Are BPA-free Plastics really safe?

Most Plastic Products release Estrogenic Chemicals…

Are BPA-Free Plastics Really Safe?
Scientists suspect thousands of chemicals may be estrogenically active

BPA is only part of the story. For their study, researchers tested more than 500 BPA-free consumer products for other estrogenically active chemicals and found that 92 % of the products readily leached the potentially hazardous compounds. Leaching was more common when products experienced ordinary stresses like dishwashing, microwaving and exposure to sunlight.

2011 Study Abstract

Background
Chemicals having estrogenic activity (EA) reportedly cause many adverse health effects, especially at low (picomolar to nanomolar) doses in fetal and juvenile mammals.

Objectives
We sought to determine whether commercially available plastic resins and products, including baby bottles and other products advertised as bisphenol A (BPA) free, release chemicals having EA.

Methods
We used a roboticized MCF-7 cell proliferation assay, which is very sensitive, accurate, and repeatable, to quantify the EA of chemicals leached into saline or ethanol extracts of many types of commercially available plastic materials, some exposed to common-use stresses (microwaving, ultraviolet radiation, and/or autoclaving).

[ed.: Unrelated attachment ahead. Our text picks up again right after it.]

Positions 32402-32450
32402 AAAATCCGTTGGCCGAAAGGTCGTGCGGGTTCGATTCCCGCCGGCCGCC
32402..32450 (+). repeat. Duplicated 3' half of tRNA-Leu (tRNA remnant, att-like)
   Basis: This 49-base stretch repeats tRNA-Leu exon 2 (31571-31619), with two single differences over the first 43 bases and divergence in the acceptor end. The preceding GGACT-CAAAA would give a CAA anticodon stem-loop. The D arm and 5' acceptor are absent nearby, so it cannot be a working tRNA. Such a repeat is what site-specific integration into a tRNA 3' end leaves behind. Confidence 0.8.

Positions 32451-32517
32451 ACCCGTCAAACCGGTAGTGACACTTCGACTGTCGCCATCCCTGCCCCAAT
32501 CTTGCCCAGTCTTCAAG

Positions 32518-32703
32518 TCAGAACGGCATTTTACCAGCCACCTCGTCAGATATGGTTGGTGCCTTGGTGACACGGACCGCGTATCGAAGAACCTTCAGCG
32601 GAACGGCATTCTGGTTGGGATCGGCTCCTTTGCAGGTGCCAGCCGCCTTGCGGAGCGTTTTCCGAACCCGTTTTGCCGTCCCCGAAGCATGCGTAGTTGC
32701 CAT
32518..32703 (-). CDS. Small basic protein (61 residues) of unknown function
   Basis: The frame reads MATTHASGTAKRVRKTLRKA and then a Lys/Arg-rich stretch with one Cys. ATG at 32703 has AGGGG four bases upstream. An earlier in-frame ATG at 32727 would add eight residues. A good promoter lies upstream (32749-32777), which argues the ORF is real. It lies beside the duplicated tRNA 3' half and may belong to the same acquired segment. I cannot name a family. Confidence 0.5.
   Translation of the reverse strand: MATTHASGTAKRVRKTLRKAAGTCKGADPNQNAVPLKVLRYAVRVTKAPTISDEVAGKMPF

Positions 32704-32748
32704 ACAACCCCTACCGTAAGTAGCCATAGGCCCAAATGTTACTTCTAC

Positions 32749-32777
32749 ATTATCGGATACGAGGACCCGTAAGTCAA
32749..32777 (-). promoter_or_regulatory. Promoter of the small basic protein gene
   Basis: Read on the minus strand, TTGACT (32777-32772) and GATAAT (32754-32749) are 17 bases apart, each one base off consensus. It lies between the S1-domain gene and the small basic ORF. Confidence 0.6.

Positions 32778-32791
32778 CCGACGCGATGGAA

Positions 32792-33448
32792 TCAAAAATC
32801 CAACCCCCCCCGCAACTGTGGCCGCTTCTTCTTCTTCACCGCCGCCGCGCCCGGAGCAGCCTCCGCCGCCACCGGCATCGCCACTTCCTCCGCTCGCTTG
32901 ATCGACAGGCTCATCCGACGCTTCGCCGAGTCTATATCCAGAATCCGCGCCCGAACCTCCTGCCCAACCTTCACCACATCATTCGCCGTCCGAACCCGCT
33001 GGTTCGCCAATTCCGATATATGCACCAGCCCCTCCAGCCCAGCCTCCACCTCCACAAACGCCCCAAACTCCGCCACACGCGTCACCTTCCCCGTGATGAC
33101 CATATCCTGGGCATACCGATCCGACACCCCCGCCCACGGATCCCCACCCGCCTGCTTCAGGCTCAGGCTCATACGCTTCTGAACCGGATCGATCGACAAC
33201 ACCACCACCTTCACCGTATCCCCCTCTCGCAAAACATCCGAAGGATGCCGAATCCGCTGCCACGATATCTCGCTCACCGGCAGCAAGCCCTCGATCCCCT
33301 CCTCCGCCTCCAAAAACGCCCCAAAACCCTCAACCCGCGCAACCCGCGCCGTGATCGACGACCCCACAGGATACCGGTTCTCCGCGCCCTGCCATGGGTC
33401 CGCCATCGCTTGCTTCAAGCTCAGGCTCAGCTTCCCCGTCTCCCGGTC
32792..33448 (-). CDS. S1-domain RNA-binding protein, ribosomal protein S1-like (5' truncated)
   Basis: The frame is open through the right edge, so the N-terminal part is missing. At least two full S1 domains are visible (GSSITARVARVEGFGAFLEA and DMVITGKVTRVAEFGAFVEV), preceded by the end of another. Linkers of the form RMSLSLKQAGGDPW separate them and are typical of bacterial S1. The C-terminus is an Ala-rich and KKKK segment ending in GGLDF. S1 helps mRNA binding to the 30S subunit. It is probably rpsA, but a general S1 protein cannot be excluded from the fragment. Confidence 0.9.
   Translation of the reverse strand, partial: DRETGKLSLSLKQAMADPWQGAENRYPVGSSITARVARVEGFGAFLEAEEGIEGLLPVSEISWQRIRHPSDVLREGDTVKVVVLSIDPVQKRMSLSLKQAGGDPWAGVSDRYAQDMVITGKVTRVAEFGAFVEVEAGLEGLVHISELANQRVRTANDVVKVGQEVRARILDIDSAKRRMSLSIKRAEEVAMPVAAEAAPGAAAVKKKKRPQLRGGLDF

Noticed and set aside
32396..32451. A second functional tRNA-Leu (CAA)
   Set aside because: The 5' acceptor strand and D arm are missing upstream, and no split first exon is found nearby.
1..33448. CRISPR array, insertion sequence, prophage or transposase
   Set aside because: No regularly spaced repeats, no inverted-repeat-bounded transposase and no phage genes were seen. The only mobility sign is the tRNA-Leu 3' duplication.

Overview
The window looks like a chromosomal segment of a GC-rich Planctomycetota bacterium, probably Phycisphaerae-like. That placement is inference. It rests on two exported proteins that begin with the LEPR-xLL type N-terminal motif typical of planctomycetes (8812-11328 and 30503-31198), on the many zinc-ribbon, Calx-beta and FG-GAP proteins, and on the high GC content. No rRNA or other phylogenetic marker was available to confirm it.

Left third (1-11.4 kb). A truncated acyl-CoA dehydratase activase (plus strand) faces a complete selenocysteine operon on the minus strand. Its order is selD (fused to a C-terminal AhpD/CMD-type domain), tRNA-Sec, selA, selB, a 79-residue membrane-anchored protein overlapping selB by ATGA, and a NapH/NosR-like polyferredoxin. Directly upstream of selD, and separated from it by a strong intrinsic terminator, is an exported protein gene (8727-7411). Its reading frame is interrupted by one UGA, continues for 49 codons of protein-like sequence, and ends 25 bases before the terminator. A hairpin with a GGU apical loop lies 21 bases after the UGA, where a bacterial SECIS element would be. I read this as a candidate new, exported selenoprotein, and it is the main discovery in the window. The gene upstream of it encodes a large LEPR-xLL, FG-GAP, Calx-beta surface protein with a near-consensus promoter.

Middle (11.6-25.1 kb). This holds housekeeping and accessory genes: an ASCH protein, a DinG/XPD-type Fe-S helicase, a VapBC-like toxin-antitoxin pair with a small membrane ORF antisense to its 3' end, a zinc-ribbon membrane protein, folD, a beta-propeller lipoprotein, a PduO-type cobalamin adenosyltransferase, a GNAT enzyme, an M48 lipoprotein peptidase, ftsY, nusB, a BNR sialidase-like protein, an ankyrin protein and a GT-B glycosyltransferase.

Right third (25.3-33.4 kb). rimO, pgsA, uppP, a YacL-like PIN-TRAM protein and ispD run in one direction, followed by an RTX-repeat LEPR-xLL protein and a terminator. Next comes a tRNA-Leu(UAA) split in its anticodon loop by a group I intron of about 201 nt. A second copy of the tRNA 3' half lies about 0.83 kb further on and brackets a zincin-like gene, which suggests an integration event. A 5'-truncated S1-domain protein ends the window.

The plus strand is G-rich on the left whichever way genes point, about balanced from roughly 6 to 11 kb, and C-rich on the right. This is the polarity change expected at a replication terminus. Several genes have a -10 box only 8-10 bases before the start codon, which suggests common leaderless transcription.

Results
Almost all commercially available plastic products we sampled—independent of the type of resin, product, or retail source—leached chemicals having reliably detectable EA, including those advertised as BPA free. In some cases, BPA-free products released chemicals having more EA than did BPA-containing products.

Conclusions
Many plastic products are mischaracterized as being EA free if extracted with only one solvent and not exposed to common-use stresses. However, we can identify existing compounds, or have developed, monomers, additives, or processing agents that have no detectable EA and have similar costs. Hence, our data suggest that EA-free plastic products exposed to common-use stresses and extracted by saline and ethanol solvents could be cost-effectively made on a commercial scale and thereby eliminate a potential health risk posed by most currently available plastic products that leach chemicals having EA into food products.

Author: DES Daughter

Activist, blogger and social media addict committed to shedding light on a global health scandal and dedicated to raise DES awareness.

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